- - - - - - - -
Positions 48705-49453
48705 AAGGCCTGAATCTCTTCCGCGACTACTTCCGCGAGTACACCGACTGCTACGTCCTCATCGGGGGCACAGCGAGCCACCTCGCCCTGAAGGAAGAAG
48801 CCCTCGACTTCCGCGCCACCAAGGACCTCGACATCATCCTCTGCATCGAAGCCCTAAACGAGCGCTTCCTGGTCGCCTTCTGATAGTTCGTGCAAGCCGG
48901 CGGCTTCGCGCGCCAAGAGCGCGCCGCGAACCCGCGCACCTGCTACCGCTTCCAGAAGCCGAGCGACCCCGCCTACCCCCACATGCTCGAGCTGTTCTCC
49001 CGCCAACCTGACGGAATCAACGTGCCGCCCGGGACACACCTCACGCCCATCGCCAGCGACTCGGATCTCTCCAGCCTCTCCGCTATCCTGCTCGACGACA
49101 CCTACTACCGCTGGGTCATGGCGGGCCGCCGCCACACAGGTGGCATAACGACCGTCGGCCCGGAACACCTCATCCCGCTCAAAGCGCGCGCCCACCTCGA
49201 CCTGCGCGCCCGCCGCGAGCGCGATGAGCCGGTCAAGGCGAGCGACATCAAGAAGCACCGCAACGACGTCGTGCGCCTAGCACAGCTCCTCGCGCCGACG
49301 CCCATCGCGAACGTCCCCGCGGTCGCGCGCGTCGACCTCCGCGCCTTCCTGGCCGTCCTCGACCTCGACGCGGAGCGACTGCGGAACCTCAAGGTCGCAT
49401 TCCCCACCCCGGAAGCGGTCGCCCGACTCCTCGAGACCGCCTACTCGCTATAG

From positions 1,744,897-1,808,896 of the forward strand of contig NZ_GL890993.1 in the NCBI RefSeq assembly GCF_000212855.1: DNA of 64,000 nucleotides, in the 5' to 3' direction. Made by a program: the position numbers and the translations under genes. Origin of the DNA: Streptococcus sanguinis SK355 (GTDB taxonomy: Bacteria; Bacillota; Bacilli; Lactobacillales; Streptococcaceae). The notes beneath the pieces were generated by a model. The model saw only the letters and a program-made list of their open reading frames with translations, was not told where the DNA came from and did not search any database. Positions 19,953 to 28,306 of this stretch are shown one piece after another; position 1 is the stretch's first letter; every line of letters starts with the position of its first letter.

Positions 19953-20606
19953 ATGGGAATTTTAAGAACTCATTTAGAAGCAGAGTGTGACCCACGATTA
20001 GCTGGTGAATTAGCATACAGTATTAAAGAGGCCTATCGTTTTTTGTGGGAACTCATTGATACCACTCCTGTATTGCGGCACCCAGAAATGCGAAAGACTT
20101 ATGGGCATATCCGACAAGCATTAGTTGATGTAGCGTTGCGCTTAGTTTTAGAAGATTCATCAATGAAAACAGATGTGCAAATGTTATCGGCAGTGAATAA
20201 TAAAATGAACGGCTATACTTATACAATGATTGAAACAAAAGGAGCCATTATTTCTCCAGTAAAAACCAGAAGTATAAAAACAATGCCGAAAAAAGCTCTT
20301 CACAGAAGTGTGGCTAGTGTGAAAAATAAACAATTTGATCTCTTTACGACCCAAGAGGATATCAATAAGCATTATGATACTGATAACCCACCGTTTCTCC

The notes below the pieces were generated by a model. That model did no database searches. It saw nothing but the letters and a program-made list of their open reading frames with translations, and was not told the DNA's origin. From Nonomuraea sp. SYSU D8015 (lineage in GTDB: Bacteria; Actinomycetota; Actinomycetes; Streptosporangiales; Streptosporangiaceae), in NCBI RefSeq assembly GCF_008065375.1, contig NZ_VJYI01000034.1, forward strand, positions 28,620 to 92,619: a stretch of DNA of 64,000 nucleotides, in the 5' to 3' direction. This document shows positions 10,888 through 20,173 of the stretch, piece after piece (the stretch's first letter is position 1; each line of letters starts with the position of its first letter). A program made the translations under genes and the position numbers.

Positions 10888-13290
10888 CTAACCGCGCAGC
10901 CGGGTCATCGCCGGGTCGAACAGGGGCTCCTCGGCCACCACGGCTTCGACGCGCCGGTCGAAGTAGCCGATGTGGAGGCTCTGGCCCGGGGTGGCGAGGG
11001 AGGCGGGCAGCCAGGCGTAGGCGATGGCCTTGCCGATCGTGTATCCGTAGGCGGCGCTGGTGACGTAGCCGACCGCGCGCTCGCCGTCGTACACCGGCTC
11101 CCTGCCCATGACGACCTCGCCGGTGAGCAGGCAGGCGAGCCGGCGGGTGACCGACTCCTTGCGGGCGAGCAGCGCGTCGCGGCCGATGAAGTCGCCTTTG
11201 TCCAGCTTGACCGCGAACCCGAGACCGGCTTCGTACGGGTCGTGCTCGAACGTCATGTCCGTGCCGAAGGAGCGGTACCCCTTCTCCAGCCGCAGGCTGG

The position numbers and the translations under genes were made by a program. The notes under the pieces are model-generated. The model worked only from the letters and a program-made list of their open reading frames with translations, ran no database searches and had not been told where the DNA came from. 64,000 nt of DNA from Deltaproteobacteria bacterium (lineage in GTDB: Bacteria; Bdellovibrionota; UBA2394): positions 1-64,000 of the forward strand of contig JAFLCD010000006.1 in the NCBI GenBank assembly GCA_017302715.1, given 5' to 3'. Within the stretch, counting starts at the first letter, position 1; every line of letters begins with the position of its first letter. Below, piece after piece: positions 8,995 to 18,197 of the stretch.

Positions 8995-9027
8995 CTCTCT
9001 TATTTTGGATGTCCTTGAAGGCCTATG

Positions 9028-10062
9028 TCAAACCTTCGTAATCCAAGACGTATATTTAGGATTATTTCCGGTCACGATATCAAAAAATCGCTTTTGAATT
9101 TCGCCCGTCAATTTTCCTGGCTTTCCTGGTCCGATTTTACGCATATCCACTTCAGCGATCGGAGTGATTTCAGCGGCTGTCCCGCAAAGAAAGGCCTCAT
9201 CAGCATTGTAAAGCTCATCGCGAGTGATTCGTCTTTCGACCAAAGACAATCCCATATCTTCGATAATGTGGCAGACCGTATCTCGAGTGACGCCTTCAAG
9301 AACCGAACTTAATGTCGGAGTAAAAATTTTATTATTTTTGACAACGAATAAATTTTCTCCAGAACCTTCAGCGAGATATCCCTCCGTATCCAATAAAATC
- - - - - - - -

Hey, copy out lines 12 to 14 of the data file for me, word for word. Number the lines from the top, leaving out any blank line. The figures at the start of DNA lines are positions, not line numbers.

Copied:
19953 ATGGGAATTTTAAGAACTCATTTAGAAGCAGAGTGTGACCCACGATTA
20001 GCTGGTGAATTAGCATACAGTATTAAAGAGGCCTATCGTTTTTTGTGGGAACTCATTGATACCACTCCTGTATTGCGGCACCCAGAAATGCGAAAGACTT
20101 ATGGGCATATCCGACAAGCATTAGTTGATGTAGCGTTGCGCTTAGTTTTAGAAGATTCATCAATGAAAACAGATGTGCAAATGTTATCGGCAGTGAATAA